Google is making some big moves involving Google Fiber, its plan to bring fast fiber-optic internet connections to the US.
Most recently, the company hired Gabriel Stricker into a new role running policy and communications for the group.
Google Fiber, led by former Qualcomm executive Dennis Kish, launched in 2010 in Kansas City, Kansas, and has since expanded to a handful of other small cities, including Austin, Nashville, and Salt Lake City. But earlier this month, Google announced plans to expand to LA and Chicago — the second- and third-largest US cities, respectively.
Google Fiber is technically no longer part of Google but was spun off into a separate company within Alphabet, the new larger holding company that includes Google's core online, advertising, and Android businesses — still called Google — plus newer "moonshot" projects like self-driving cars.
The fact that Alphabet sees the need for a dedicated policy and communications person suggests that it's turning Fiber from an experiment — and a way to spur internet providers to offer faster access — into a serious business.
Google's capital expenditures increased dramatically between 2013 and 2014 — they've since leveled off — and while new Alphabet CFO Ruth Porat said that most of its capex was spent on the core Google businesses, she also said that capex will increase further as the company begins to expand into new areas: "In particular in Access and Energy, which contains our Fiber business among other efforts."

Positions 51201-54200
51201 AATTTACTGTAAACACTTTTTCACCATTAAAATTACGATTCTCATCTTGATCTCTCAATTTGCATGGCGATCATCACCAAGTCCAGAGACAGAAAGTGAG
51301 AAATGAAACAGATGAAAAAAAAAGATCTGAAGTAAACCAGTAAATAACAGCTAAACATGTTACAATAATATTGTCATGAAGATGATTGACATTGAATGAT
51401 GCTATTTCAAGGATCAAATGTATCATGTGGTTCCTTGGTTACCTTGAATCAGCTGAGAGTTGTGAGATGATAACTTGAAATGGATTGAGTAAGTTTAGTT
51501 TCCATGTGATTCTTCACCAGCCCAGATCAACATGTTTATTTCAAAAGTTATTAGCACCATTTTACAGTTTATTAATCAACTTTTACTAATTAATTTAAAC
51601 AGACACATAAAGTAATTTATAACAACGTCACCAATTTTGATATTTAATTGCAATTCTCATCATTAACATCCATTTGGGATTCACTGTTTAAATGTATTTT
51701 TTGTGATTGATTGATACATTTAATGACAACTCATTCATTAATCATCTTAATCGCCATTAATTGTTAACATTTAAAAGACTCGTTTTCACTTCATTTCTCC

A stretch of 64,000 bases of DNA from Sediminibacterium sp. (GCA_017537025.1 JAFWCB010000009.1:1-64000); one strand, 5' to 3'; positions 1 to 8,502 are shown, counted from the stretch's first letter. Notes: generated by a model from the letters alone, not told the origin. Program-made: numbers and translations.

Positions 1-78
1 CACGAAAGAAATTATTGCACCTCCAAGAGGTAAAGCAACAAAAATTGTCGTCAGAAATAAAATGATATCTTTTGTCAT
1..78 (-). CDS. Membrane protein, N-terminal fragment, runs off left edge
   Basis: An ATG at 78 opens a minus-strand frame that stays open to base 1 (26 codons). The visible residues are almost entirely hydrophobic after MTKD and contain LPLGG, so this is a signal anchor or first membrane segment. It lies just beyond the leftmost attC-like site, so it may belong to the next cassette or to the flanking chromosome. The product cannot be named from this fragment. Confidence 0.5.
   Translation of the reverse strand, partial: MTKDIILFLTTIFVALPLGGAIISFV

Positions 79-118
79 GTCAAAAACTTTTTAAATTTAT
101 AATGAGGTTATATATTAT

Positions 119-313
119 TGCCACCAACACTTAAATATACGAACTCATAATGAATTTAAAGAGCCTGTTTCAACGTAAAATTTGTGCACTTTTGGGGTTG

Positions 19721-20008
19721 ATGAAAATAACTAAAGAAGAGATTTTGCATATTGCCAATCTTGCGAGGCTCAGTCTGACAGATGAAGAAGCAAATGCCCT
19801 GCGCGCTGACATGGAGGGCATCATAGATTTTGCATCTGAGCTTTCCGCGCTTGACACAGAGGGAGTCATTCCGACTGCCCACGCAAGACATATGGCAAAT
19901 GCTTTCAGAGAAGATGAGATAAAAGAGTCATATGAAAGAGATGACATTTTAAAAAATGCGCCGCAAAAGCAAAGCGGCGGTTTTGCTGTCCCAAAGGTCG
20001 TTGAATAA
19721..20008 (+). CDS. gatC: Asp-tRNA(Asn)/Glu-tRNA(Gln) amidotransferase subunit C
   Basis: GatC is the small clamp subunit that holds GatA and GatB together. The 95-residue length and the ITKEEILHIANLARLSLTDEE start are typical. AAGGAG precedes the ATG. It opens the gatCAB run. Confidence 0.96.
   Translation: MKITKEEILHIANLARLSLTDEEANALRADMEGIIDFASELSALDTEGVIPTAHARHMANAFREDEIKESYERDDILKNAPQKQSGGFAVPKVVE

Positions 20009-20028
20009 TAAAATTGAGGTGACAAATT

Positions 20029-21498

In fact, it's possible that part of the reason for the new Alphabet structure was to explain this rising capex as an investment in a new business rather than a simple expansion of its data centers.
Google and Comcast also hold different positions on policies like net neutrality.
Google, as one of the biggest web-content providers, has a natural business desire for all internet traffic to be treated the same way, and not to allow service providers to charge extra money to make certain content flow faster.
Comcast has said that it basically agrees with the current policy, but has held firm against changes to the law that would force Comcast and other internet providers to be regulated like telephone carriers.
Stricker was one of the leaders of Google's communications group back in its fast-growth days, and Nicholas Carlson's "Marissa Mayer and the Fight to Save Yahoo" credited Stricker with helping Google shine the spotlight on Mayer back when they were both at the company.
Stricker left Google in 2012 to head up Twitter's communications policy, but left earlier this year when cofounder Jack Dorsey reclaimed the CEO reins.
Below is Stricker's tweet announcing the news. He had no further comment.